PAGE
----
The manuscript is part of the Magdala Collection, which was given to the British Museum library [now the British Library] by the Secretary of State for India in 1868. The collection had been assembled by the Ethiopian Emperor Tewodros [King Theodore] in the fortress of Magdala, which fell into British hands following a battle against Theodore in 1867."



Christ in central location surrounded by animals and saints

British Library Or. MS 481, f.110v [link]
"This striking manuscript comes from the oldest independent country in Africa. It was commissioned in the last years of the 17th century by Emperor Iyasu I Yohannes of Ethiopia for use in his royal city of Gondar. Generously illuminated with distinctive miniature paintings and highly decorative coloured borders, this is one of the most beautiful of the Library's Ethiopian manuscripts. Its many illustrations include Moses, Aaron, Ruth, Eusebius, John and Carpanius, scenes from the life of Christ and portraits of the Evangelists."

"Christianity took root slowly in Ethiopia from the third decade of the 4th century. Some 150 years later, missionaries from Syria translated the Bible into Ethiopic. The Islamic conquest of neighbouring Egypt in 640-641 isolated Ethiopia from other Christian countries for the best part of a millennium. The Ethiopic Church was able to maintain only tenuous links with the rest of Christianity through the Coptic Church in Egypt, which managed to survive under its country’s Islamic rulers."


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In 2005, Steve Delamarter, Professor of Old Testament at George Fox Evangelical Seminary in Oregon, received a telephone call from a local ex-army fellow who had purchased an unusual manuscript in the mid-60s during deployment in Ethiopia, and wanted to know more about it.

Professor Delamarter made plans to digitise the work and for the images to be displayed online by the Hill Museum and Manuscripts Library (HMML) at St. John's University in Collegeville, Minnesota. From such a modest beginning, Professor Delamarter has since been on something of a crusade to obtain the cooperation and permission from a large number of private owners and institutions, particularly across the United States, to arrange for a raft of biblical and magical Ethiopian manuscripts to be digitised and uploaded to the HMML website.

I am grateful that Professor Delamarter has agreed to my extracting and uploading a selection of the biblical manuscript pages from a range of codices to wikimedia, where I was surprised to find no other Ethiopian manuscript images available. The wonderful illustrations, more suggestive of outsider art than miniature religious illuminations at times, is a body of work that is far beyond my modest abilities to reduce into any meaningful written context, so I'll just add links to material I've found most interesting.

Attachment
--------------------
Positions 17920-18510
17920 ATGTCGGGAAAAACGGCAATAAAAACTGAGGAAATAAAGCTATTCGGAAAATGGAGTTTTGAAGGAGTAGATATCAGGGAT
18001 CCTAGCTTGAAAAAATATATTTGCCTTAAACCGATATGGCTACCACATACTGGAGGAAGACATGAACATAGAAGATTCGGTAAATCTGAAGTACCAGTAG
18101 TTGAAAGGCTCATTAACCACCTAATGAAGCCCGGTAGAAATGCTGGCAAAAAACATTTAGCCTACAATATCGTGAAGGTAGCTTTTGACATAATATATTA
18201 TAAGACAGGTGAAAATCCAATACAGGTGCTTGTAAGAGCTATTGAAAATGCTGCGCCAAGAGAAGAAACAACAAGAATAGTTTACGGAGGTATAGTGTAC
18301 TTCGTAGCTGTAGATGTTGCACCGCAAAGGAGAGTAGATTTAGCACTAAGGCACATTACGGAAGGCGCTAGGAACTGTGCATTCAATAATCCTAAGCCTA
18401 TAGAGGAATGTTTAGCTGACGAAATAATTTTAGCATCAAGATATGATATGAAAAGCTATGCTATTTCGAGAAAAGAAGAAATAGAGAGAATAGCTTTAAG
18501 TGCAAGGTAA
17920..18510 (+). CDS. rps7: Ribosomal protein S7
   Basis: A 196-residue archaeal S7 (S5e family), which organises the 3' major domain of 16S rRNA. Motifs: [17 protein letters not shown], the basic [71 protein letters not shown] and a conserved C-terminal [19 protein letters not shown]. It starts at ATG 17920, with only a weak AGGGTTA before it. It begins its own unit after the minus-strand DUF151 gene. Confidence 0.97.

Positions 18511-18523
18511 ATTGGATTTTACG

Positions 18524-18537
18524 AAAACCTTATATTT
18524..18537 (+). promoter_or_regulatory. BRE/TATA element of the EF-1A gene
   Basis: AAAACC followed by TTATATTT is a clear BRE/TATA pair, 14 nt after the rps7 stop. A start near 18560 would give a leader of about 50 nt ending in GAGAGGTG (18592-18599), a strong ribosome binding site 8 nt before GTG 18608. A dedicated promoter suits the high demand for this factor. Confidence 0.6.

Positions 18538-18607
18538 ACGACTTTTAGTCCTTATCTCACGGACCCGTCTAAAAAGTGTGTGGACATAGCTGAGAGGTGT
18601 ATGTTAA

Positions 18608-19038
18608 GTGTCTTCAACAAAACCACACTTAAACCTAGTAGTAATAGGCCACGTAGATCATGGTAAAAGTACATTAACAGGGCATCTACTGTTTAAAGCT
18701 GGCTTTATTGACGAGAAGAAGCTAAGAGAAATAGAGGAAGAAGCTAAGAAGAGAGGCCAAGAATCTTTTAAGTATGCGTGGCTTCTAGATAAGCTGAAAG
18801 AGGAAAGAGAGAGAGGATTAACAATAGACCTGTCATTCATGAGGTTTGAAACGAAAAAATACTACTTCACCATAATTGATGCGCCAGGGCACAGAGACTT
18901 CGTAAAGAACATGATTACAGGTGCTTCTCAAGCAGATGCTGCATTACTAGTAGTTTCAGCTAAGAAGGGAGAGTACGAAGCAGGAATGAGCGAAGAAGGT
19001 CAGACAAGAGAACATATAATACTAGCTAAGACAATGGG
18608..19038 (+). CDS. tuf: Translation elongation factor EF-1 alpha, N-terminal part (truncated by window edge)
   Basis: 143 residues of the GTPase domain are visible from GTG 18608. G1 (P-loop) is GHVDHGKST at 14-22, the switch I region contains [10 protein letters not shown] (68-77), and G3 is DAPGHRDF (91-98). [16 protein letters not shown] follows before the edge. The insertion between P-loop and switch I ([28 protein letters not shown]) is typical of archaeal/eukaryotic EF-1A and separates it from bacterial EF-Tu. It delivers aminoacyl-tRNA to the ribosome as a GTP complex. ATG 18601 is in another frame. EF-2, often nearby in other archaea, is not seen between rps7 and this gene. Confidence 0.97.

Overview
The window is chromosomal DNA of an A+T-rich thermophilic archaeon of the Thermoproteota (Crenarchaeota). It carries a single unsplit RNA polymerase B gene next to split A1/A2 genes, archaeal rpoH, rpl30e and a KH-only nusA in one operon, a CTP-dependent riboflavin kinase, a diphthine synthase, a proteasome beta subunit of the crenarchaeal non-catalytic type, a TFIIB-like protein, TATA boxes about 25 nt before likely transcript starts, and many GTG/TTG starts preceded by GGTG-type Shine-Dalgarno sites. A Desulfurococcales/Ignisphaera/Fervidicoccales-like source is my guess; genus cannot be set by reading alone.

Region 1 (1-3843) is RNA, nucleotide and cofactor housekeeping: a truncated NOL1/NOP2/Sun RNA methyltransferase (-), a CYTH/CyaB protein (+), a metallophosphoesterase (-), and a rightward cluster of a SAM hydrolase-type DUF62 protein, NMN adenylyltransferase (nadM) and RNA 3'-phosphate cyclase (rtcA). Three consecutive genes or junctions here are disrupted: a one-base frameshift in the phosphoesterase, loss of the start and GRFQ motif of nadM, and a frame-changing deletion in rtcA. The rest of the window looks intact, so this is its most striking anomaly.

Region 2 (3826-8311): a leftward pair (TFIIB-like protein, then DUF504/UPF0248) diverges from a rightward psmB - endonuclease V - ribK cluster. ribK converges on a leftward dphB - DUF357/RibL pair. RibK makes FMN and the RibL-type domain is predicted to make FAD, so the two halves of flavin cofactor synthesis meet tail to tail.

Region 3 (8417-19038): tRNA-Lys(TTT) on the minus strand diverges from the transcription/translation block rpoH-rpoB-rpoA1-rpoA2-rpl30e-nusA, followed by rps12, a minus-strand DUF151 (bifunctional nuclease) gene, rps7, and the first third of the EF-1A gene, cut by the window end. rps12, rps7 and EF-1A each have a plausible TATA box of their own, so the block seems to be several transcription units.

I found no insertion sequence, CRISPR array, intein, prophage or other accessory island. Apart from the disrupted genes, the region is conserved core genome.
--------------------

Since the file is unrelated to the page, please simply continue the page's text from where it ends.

7 comments:

Historia said...

Gorgeous pictures. The artwork is gorgeous. I love religious icons, even though I am not religious myself. Do you have any Russian icons? They are gorgeous as well.

Historia

peacay said...

Thanks historia. I have seen snatches of Russian iconographic material in passing but it's one of those very esoteric and scarily large subjects that, while I don't quite avoid it exactly, I haven't come across a site that is broadly simplistic enough to have sparked me into action. But never say never!

Speaking of iconography, Scribal Terror has some interesting comparative notes about the iconography represented here and in Egyptian coptic manuscripts. Well worth seeing.

Nikolaj said...

Amazing works! The colours and faces are soooo coool.

Also, I didn't know there was an octateuch, but thanks to you I now know that it's the Pentateuch + Ruth, Joshua and Judges.

Cool. Thank you, keep it coming!

Yanurama said...

Beautiful! They remind me of Kells and Darrow, of course not in their intrincate detail, but the colours and devout attention to how the message is conveyed.
Thanks!

helen said...

This is really interesting. I'm studying Ethiopian art as part of my degree in and have gathered a lot of information from many sources including Addis Ababa's Institute of Ethnographical Studies but this is a welcome find. Thanks.

Alivewithpassion said...

Great blog ,love the artwork!

Sociolingo said...

Many thanks for these pictures. I have linked to these in my Africa blog. http://www.sociolingo.wordpress.com